A new study examining the extent of the railroad industry’s impact on the overall strength of the nation’s economy shows railroad commerce generates more than $32.8 billion in tax revenue for local and state governments, in addition to employing millions of Americans every year.
The research, conducted by Towson University economist Daraius Irani, attributes nearly $274 billion in overall economic activity to the railroad industry.
Full Steam Ahead
Irani, an economics professor and chief economist at Townson University’s Regional Economic Studies Institute, says large railroad companies, or “class-one railroads,” such as CSX and Union Pacific Railroad, significantly contribute to overall economic prosperity in the United States.
“Class-one railroads’ total economic impact for 2014 was about 1.4 million jobs supported across the economy, which is about 1.1 percent of all jobs in the United States,” Irani told Budget & Tax News. “Its contribution to [gross domestic product] was about $273 billion, or 1.6 percent of total U.S. GDP in 2014. In terms of wages, there were approximately $88 billion in wages, which represents about 1.3 percent of wages in the United States. In terms of fiscal impacts in 2014, the railroads and their economic activity generated $11 billion in state and local taxes and $20 billion in federal taxes.”
Irani says the railroad industry has other positive effects on the American economy as well.
“This is only part of the spending and revenues for one single year,” Irani said. “It doesn’t factor in, for example, that railroads allow the transportation of goods such as steel to be able to go to the next level. This is just basically the effect of railroads by themselves and not how they contribute to other industries’ ability to produce goods and services.”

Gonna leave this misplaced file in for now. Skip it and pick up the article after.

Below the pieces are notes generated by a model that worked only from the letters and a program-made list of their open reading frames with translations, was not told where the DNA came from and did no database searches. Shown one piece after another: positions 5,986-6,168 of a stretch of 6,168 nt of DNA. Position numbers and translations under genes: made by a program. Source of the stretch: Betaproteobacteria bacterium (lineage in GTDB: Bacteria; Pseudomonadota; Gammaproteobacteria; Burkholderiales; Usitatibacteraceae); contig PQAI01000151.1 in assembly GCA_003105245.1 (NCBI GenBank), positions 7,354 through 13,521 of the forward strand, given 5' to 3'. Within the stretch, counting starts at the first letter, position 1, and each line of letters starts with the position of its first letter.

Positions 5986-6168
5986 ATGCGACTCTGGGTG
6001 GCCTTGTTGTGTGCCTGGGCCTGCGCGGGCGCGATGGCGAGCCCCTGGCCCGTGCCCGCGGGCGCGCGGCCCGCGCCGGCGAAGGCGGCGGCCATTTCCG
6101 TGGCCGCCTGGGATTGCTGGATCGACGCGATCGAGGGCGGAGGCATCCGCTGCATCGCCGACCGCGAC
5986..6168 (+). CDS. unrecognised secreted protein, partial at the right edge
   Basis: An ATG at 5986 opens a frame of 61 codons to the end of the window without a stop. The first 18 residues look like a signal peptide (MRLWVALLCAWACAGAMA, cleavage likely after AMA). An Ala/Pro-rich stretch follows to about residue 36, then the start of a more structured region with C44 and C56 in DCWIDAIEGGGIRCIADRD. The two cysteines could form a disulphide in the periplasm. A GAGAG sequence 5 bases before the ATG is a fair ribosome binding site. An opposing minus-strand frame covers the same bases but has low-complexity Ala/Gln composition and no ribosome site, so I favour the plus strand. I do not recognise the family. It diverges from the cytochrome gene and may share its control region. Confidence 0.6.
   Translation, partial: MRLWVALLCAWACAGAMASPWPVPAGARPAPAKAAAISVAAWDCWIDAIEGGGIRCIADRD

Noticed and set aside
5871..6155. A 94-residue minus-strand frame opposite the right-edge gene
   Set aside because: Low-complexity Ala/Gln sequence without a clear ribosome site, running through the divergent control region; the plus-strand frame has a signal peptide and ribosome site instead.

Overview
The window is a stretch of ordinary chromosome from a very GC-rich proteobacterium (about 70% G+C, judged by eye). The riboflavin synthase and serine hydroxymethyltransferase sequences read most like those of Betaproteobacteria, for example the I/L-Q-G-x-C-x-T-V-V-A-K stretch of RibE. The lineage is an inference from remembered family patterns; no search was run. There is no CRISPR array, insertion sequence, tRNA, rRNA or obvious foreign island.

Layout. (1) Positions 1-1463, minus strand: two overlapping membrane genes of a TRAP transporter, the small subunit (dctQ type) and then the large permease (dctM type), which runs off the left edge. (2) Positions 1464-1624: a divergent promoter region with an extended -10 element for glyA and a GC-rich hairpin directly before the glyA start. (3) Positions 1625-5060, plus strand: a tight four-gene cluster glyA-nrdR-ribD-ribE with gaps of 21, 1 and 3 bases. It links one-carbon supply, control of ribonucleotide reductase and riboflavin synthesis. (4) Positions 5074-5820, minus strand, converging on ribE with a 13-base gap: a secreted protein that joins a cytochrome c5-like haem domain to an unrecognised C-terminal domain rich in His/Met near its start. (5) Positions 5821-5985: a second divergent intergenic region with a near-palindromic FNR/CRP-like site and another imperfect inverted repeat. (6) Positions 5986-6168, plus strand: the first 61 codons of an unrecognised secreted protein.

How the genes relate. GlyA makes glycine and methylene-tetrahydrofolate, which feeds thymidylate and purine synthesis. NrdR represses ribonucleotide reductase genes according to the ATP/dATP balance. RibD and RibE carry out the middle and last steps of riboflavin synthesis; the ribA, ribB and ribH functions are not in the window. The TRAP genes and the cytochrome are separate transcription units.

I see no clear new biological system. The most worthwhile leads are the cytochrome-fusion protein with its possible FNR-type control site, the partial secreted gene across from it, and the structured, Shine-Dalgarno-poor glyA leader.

Holding Back Industrial Power
Marc Scribner, a senior fellow with the Competitive Enterprise Institute, says big government is hitting the brakes on railroads’ economic power.
“Back in 2008, Congress mandated that the railroads—all of them, including commuter railroads, AMTRAK, and the freight—install positive train control technology as a safety measure,” Scribner said. “This is very expensive. It cost the freight railroads billions of dollars, even though, as the Federal Railroad Administration admitted in an impact analysis in 2009, the costs greatly outweighed the benefits. The railroads complied and spent all this money installing this technology.”
Despite those impediments, Scribner says the U.S. railroads’ success story provides an important lesson for lawmakers.
“The moral of the story is that deregulation works,” Scribner said. “If you’re in a heavily regulated, moribund industry, there’s really only one thing you can do, and that is to get the government off [your] back and let markets work.”
Elizabeth BeShears ([email protected]) writes from Trussville, Alabama.